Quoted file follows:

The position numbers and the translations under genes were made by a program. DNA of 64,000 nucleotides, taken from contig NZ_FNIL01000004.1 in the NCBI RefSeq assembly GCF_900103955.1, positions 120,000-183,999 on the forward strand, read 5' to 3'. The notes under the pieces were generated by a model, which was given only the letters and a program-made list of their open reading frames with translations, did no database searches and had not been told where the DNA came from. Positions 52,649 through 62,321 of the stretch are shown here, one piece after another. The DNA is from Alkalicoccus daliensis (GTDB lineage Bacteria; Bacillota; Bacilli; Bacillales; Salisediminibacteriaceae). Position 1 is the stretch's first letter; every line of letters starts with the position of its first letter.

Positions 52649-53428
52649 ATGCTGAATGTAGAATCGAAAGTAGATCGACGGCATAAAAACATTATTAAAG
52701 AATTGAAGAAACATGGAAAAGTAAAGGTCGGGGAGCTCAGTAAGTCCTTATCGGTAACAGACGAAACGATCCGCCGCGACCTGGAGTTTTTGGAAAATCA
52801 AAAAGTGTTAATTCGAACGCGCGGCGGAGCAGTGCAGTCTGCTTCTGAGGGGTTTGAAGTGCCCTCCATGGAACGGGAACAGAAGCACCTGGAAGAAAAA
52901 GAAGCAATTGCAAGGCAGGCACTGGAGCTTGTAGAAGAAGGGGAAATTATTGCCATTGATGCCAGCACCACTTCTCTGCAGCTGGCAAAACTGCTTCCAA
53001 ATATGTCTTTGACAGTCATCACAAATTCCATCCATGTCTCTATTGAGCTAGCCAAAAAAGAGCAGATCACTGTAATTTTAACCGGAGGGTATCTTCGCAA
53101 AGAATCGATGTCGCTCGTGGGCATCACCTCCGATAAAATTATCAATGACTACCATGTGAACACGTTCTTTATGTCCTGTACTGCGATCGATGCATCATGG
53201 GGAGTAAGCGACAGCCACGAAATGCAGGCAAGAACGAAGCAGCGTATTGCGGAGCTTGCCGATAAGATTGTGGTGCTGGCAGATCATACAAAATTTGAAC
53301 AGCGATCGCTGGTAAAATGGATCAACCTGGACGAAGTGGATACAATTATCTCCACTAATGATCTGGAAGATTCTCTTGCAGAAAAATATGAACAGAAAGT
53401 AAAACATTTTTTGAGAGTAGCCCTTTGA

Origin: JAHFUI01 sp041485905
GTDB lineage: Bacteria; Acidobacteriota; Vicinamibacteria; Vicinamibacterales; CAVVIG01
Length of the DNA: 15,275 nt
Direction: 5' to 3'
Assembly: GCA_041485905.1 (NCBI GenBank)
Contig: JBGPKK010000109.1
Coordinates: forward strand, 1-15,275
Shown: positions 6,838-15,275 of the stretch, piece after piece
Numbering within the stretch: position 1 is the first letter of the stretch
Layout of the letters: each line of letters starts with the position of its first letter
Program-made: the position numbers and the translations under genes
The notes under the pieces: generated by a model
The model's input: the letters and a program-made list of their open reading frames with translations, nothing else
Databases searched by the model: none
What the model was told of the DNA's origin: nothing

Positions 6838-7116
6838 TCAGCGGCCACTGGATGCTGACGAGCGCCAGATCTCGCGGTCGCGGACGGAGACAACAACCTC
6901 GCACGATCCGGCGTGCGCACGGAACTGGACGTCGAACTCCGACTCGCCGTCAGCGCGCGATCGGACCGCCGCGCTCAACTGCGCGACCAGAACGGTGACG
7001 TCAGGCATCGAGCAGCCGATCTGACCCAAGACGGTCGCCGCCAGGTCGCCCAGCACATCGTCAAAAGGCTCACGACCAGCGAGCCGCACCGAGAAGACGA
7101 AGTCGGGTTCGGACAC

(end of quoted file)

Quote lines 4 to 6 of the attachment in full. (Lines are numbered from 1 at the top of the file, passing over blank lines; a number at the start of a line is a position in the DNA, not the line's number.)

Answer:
52701 AATTGAAGAAACATGGAAAAGTAAAGGTCGGGGAGCTCAGTAAGTCCTTATCGGTAACAGACGAAACGATCCGCCGCGACCTGGAGTTTTTGGAAAATCA
52801 AAAAGTGTTAATTCGAACGCGCGGCGGAGCAGTGCAGTCTGCTTCTGAGGGGTTTGAAGTGCCCTCCATGGAACGGGAACAGAAGCACCTGGAAGAAAAA
52901 GAAGCAATTGCAAGGCAGGCACTGGAGCTTGTAGAAGAAGGGGAAATTATTGCCATTGATGCCAGCACCACTTCTCTGCAGCTGGCAAAACTGCTTCCAA